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Publisher Disney Interactive
Developer Harmonix
Platform XB1, 360
Release Date TBA.2014
Not sure what any of this stuff means? Head on over to our E3 hub for all the deets.

The Rundown

This Kinect-based rhythm game takes its inspiration from the iconic 1940 Disney film of the same name—though it’s far from a straight-up movie-to-game conversion. The classical music has been replaced by a more contemporary setlist, including Queen, fun., and Bruno Mars, and the animated vignettes are now interactive vistas that allow you to explore, solve puzzles, and play with new soundscapes. Once you uncover and select a song, the core gameplay has you taking over for Mickey as the Sorcerer’s Apprentice, waving, punching, and dragging your arms around in response to onscreen cues. At certain predetermined points throughout songs, you can also select between a few different remix options, changing the genre or layering on new instrumentation.

The Verdict

Fantasia‘s panoramic hub worlds kind of baffle me. They’re not quite menus, they’re not quite soundboards, they’re not quite point-and-click adventures, but they’re a little bit of all those things. They were visually lush enough to be worthy of the Disney brand and fun to tinker around with, but I’m just not sure I get the point. Maybe a bit more hands-on time would remedy that, but I suspect they’re not going to prove very substantial.

That being said, the rhythm gameplay is an entirely different story. I can’t remember the last time I had so much fun waggling around in front of a Kinect. (Knowing my history with Kinect, it’s probably never.) The motion prompts are minimalist but instantly readable, and the gestures themselves are inexplicably fun to perform. I was reminded a lot of the first time I played Dance Dance Revolution: diving in with no idea what I was doing, quickly picking up on the basics, and then having a blast as I found my groove. And while the remixed arrangements were pretty nifty to listen to, the coolest moments, by far, were the segments when the game allowed me to more directly influence the music—expanding or squashing the waveform to create  a wah-wah effect, drawing a pattern with my finger to make a new melody line. While I can’t honestly say that I understand everything Fantasia is trying to accomplish, when it focuses on just being a rhythm game, it does a lot of truly fascinating things quite well.

0   POINTS
0   POINTS


About Josh Harmon

view all posts

Josh picked up a controller when he was 3 years old—and he hasn’t looked back since. This has made him particularly vulnerable to attacks from behind. He joined EGM as an intern following a brief-but-storied career on a number of small gaming blogs across the Internet. Find him on Twitter @jorshy

E3 2013: Fantasia: Music Evolved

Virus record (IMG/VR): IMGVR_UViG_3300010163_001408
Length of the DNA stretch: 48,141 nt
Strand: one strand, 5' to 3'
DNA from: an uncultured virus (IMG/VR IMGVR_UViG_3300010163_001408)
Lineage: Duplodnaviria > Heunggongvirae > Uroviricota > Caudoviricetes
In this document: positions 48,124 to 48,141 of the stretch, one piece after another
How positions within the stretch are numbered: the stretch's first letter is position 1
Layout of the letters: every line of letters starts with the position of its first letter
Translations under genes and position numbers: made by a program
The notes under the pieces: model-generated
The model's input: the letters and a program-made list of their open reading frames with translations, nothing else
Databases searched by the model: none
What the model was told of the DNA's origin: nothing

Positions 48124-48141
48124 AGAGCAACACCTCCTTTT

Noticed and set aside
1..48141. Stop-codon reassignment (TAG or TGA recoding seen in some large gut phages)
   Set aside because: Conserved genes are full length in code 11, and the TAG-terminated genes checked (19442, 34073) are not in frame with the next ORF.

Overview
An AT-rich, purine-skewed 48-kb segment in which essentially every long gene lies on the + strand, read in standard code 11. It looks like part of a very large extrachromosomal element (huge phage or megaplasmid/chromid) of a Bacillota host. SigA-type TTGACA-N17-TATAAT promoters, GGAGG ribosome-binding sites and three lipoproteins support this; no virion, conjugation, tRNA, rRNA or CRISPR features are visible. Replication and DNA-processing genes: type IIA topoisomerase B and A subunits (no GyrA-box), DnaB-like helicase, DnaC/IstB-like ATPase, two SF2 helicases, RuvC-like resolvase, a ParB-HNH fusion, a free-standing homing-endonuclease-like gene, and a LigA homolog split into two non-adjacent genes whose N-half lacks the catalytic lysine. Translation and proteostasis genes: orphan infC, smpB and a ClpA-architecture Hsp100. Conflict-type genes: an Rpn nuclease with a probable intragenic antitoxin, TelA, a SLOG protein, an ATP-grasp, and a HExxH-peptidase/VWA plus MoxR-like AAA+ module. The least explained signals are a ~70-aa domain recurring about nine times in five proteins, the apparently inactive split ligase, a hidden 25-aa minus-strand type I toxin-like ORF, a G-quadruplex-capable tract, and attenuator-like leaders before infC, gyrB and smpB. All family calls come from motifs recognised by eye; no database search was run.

By Josh Harmon | 06/11/2013 05:30 PM PT

Previews

Publisher Disney Interactive
Developer Harmonix
Platform XB1, 360
Release Date TBA.2014
Not sure what any of this stuff means? Head on over to our E3 hub for all the deets.

The Rundown

This Kinect-based rhythm game takes its inspiration from the iconic 1940 Disney film of the same name—though it’s far from a straight-up movie-to-game conversion. The classical music has been replaced by a more contemporary setlist, including Queen, fun., and Bruno Mars, and the animated vignettes are now interactive vistas that allow you to explore, solve puzzles, and play with new soundscapes. Once you uncover and select a song, the core gameplay has you taking over for Mickey as the Sorcerer’s Apprentice, waving, punching, and dragging your arms around in response to onscreen cues. At certain predetermined points throughout songs, you can also select between a few different remix options, changing the genre or layering on new instrumentation.

The Verdict

Fantasia‘s panoramic hub worlds kind of baffle me. They’re not quite menus, they’re not quite soundboards, they’re not quite point-and-click adventures, but they’re a little bit of all those things. They were visually lush enough to be worthy of the Disney brand and fun to tinker around with, but I’m just not sure I get the point. Maybe a bit more hands-on time would remedy that, but I suspect they’re not going to prove very substantial.

That being said, the rhythm gameplay is an entirely different story. I can’t remember the last time I had so much fun waggling around in front of a Kinect. (Knowing my history with Kinect, it’s probably never.) The motion prompts are minimalist but instantly readable, and the gestures themselves are inexplicably fun to perform. I was reminded a lot of the first time I played Dance Dance Revolution: diving in with no idea what I was doing, quickly picking up on the basics, and then having a blast as I found my groove. And while the remixed arrangements were pretty nifty to listen to, the coolest moments, by far, were the segments when the game allowed me to more directly influence the music—expanding or squashing the waveform to create  a wah-wah effect, drawing a pattern with my finger to make a new melody line. While I can’t honestly say that I understand everything Fantasia is trying to accomplish, when it focuses on just being a rhythm game, it does a lot of truly fascinating things quite well.

0   POINTS
0   POINTS



About Josh Harmon

view all posts

Josh picked up a controller when he was 3 years old—and he hasn’t looked back since. This has made him particularly vulnerable to attacks from behind. He joined EGM as an intern following a brief-but-storied career on a number of small gaming blogs across the Internet. Find him on Twitter @jorshy